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Common Infrared Thermometer Uses

Common Infrared Thermometer Uses

Common Infrared Thermometer Uses

The infrared thermometer has all but replaced the probe and strip thermometers as a significantly more hygienic, accurate, and adaptable alternative. Sometimes called a laser thermometer or contactless thermometer, an infrared (IR) thermometer scans sections of an object with a laser to determine its ambient temperature.

The fact that infrared thermometers do not require any physical contact makes them handy for busy doctors and nurses. There is no need to sterilise between uses or use disposable probe covers. The usability of contactless thermometers is also helpful when trying to take temperature readings in hard to reach areas. So, many engineers and catering professionals use laser thermometers to measure the temperature of equipment and produce.

So, what is an infrared thermometer used for in different industries? In this article, we’ll cover the most common uses for infrared thermometers.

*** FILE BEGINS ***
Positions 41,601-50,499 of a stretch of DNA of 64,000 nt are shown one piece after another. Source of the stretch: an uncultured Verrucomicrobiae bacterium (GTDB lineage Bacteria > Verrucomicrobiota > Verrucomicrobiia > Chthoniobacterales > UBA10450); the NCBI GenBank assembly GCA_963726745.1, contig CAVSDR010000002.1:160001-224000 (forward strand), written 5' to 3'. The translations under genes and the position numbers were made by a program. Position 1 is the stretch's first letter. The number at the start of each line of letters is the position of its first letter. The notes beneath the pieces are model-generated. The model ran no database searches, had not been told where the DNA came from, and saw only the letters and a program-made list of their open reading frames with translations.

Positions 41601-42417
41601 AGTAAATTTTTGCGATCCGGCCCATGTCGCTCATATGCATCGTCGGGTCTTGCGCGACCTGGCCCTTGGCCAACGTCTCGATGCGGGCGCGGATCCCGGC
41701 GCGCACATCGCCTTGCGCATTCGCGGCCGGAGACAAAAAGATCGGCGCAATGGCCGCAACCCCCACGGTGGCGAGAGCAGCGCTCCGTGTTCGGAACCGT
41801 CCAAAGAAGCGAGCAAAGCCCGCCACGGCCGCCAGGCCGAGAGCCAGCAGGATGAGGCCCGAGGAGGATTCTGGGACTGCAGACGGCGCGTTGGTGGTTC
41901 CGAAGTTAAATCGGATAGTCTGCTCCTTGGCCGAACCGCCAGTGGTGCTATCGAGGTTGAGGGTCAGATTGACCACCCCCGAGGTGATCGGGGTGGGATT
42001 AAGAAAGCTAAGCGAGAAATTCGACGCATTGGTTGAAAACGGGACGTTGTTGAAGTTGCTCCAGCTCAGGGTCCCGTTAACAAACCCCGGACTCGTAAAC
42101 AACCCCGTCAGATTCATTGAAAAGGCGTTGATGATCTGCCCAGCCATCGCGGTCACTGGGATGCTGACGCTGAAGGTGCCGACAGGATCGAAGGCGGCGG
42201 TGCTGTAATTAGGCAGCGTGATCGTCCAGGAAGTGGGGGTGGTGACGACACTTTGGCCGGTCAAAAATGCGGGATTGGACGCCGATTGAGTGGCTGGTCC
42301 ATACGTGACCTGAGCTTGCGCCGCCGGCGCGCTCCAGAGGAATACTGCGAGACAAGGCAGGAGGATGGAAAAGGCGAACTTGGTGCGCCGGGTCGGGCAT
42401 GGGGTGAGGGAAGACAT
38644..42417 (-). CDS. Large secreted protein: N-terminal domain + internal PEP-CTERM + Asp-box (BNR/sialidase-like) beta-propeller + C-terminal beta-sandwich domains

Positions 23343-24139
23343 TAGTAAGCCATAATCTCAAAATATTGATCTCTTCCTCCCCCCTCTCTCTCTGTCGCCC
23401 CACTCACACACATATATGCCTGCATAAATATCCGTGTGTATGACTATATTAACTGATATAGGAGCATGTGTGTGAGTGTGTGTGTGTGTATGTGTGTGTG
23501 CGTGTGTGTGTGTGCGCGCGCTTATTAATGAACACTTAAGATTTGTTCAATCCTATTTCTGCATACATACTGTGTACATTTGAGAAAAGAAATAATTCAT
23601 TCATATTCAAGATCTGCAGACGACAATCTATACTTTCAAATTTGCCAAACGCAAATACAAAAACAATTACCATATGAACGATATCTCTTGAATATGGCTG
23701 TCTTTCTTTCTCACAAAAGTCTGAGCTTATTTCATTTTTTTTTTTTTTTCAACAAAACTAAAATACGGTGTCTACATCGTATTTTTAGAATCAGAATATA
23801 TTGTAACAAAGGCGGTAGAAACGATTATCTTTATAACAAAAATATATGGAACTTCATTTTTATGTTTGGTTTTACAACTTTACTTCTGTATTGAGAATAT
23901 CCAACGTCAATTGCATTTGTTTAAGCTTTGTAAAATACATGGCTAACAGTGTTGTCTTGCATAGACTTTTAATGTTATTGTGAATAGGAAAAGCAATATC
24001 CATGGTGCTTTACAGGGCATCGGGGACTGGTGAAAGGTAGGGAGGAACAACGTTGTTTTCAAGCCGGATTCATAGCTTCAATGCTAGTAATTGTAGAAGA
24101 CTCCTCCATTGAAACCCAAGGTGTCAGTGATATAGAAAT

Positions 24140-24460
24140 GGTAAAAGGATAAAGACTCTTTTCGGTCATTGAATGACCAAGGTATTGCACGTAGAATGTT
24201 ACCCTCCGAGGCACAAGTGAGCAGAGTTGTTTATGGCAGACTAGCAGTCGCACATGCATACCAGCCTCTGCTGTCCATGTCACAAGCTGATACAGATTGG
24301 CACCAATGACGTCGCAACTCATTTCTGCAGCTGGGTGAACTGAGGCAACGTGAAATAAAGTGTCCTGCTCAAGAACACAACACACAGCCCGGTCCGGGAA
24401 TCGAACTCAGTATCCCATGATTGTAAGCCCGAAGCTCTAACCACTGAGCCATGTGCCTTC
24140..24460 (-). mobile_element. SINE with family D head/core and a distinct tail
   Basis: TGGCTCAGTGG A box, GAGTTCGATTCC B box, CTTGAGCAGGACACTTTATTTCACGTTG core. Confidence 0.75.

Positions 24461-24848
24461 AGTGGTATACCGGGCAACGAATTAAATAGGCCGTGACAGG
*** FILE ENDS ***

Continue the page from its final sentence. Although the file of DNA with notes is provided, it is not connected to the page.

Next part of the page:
Infrared thermometer image

When selecting a contactless thermometer, always choose one that is CE-certified, showing that it has been performance tested and approved by the MHRA, like the Berrcom Non-Contact Infrared Thermometer.

The Use of Infrared Thermometers in Medical and Healthcare Settings

In medical settings, infrared thermometers are used to check the temperatures of adults, children, and babies to detect early signs of a fever or illness. Here are some examples of when infrared thermometers are used: